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Popular Diet Trends - Lean in on Dental Health

Course Number: 663

The Low FODMAP Diet

The term FODMAP is an acronym that stands for fermentable oligo-, di-, mono-saccharides and polyols. Even though scientific evidence does not support a low FODMAP diet for weight control, the low FODMAP diet has become an increasingly popular dieting trend for weight loss. This diet was developed by researchers at Monash University to help patients with medically-diagnosed irritable bowel syndrome (IBS) control their gastrointestinal (GI) symptoms.11 IBS is a functional GI disorder without a known cause, and is a difficult health condition to treat.12 There is no cure for IBS, which impacts more than 11% of the population worldwide.13 Symptoms typically consist of abdominal pain, bloating, diarrhea and/or constipation.14 IBS negatively impacts quality of life and often contributes to a considerable economic burden in terms of health-care costs for these patients and their families.

FODMAPs are found in a variety of nutrient-dense foods, such as fruits, vegetables, dairy, wheat and in sugar-free sweeteners. When foods and sugar-free sweeteners high in FODMAPs are consumed, the small, nondigestible, fermentable carbohydrates are poorly absorbed in the small bowel resulting in GI distress in IBS patients. Each patient can tolerate different types and amounts of FODMAPS, therefore the low FODMAP diet is a three-phase, individualized approach.15 During the first 4-8 weeks of the low FODMAP diet, the patient completely eliminates all FODMAPS. Since this first phase of the diet is the most restrictive and most challenging phase, it’s important for the patient to work with a registered dietitian to make sure that they follow the diet correctly.15 During phase two, the reintroduction phase, foods are gradually added back into the diet, while monitoring symptoms, in order to ensure nutritional adequacy. Often a food-symptom log will help determine which specific FODMAPs are problematic. Phase three is the personalization phase, which eliminates only the FODMAPs that cause GI discomfort. The low FODMAP diet is effective in reducing GI symptoms in up to 86% of IBS patients.16

In addition to limiting or avoiding FODMAPs in foods, patients must also consider the non-food sources of FODMAPs, the sugar-free sweeteners, which include the polyols also known as sugar alcohols. We do not have the enzymes to completely metabolize sugar alcohols, therefore, they provide less calories than sugar and do not contribute to caries. Sugar alcohols are common ingredients in sugar-free chewing gum, medications, dietary supplements, chewable vitamins, candy, breath mints, throat lozenges, oral melts and other oral care products. Research suggests that frequent use of the polyol, xylitol, is associated with a significant reduction in the incidence of dental caries.17 Sugar alcohols are often recommended by oral healthcare providers as part of an overall preventive treatment for patients at high caries risk.18 Today, there are more oral care products than ever before in the marketplace containing different types of sugar alcohols and these products are often recommended to patients suffering with radiation-induced xerostomia.19 Erythritol, xylitol, sorbitol, mannitol, maltitol, lactitol, and isomalt are sugar alcohols.17 Chewing sugar-free gum made with sugar alcohols protects the teeth from cavity-causing bacteria by promoting the flow of saliva. This increased saliva and other noncariogenic properties are the reasons why sugar alcohols are often used as a sweetener in sugar-free chewing gum and the American Dental Association and the U.S. Food and Drug Administration recognize sugar alcohols as beneficial to oral health.20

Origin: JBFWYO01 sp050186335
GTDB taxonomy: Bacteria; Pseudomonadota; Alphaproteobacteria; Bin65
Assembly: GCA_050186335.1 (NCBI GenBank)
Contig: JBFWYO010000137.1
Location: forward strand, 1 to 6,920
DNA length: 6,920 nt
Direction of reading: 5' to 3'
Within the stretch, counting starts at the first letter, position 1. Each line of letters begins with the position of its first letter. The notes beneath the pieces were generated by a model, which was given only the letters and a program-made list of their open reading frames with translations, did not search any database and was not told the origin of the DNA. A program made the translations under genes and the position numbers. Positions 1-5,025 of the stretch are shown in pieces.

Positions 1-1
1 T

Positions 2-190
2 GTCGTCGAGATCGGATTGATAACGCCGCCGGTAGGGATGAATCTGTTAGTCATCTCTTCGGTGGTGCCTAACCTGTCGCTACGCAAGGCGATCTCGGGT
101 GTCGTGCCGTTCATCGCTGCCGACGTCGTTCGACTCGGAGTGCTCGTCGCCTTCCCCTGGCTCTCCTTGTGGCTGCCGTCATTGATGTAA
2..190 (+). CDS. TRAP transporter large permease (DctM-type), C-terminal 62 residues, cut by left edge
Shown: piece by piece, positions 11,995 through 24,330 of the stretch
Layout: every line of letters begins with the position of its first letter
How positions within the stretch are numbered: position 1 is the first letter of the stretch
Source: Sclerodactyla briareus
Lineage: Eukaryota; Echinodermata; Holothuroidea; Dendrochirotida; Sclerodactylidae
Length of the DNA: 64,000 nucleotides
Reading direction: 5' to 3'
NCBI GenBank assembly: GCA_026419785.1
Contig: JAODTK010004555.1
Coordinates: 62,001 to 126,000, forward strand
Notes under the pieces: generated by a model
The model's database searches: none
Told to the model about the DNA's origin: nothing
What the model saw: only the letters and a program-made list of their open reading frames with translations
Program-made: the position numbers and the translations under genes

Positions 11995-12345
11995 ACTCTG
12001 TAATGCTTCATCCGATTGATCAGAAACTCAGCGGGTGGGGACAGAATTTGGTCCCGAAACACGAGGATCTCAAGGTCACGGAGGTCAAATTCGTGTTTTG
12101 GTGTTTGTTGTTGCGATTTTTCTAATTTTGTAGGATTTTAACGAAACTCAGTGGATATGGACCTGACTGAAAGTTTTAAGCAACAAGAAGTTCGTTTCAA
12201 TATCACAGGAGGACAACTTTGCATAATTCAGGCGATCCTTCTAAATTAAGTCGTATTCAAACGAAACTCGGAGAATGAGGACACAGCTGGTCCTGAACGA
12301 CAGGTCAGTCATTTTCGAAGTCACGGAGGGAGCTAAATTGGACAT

Even though sugar alcohols have been shown to potentially benefit oral health, they are FODMAPs and must be either limited or avoided by dental patients suffering from IBS. To take this a step further, if any dental patient, even patients without IBS, ingests sugar alcohols in large quantities, this can result in diarrhea and dehydration. Ingesting sugar alcohols has been shown to cause intestinal dysmotility, flatulence, abdominal pain and diarrhea in patients with IBS.21

When taking a medical history, the oral healthcare provider should inquire if the patient is following a low FODMAP diet for medically diagnosed IBS. When treating these patients, dental practitioners must be aware of the sugar alcohol content of dental products they are recommending. In many cases, especially if the patient is in the first phase of the low FODMAP diet, strict dietary avoidance of all FODMAPs is vital for the success of the diet. Therefore, a xylitol-based caries program or xylitol containing chewing gums and lozenges to treat xerostomia should not be recommended as part of the dental treatment plan for a patient with IBS.

The bottom line: Oral healthcare providers have the opportunity to provide individualized and supportive guidance when recommending dental products to patients with IBS who are following a low FODMAP diet.